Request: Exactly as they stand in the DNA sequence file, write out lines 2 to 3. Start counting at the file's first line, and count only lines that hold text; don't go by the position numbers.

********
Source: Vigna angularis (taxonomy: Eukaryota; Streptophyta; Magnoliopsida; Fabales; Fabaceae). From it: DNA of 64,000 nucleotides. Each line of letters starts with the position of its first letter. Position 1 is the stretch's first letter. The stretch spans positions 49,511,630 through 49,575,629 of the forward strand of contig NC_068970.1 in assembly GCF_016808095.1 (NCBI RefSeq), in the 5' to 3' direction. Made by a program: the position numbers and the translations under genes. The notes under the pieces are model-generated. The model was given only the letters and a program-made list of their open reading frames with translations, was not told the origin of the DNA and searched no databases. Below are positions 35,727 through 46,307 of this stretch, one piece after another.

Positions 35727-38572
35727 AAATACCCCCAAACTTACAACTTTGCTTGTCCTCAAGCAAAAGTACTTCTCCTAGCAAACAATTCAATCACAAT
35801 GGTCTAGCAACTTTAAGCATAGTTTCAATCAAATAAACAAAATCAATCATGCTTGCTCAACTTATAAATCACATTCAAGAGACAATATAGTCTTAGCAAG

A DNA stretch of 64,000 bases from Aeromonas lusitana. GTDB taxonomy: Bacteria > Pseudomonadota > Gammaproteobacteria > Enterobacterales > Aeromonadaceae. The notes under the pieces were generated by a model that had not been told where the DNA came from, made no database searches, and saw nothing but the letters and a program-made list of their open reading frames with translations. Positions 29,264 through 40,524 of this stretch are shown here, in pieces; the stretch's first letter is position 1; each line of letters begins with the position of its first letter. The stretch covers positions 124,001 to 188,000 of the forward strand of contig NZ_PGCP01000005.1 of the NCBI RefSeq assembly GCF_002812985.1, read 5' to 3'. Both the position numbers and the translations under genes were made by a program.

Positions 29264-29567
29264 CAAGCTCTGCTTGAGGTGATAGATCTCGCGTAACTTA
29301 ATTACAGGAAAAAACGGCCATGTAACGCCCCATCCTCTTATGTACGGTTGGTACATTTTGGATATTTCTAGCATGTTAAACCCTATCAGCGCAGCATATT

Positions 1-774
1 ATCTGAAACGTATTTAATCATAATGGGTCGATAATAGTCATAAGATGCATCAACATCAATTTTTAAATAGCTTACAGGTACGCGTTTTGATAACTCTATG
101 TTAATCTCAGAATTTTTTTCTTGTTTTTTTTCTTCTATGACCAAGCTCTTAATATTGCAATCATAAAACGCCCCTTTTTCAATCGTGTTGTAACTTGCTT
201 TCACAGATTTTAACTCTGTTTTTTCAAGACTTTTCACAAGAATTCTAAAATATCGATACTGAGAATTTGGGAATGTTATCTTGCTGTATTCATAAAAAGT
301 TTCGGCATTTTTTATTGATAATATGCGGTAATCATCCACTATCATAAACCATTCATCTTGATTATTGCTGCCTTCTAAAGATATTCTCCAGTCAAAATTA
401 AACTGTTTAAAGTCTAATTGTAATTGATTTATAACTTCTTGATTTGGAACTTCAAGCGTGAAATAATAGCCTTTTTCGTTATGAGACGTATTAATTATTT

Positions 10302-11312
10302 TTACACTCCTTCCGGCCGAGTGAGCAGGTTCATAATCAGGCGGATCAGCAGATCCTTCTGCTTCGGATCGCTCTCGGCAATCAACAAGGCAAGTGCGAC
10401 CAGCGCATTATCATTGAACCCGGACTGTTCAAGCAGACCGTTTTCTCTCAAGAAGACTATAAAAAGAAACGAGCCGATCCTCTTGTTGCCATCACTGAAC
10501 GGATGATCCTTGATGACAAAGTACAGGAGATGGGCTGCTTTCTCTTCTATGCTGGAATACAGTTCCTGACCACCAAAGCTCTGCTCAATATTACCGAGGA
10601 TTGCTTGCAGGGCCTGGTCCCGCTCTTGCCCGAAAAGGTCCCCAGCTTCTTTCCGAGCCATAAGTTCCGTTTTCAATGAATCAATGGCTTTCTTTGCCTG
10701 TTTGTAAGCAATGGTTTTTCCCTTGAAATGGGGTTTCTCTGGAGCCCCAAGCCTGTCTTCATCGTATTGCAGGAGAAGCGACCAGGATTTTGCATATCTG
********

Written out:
Positions 35727-38572
35727 AAATACCCCCAAACTTACAACTTTGCTTGTCCTCAAGCAAAAGTACTTCTCCTAGCAAACAATTCAATCACAAT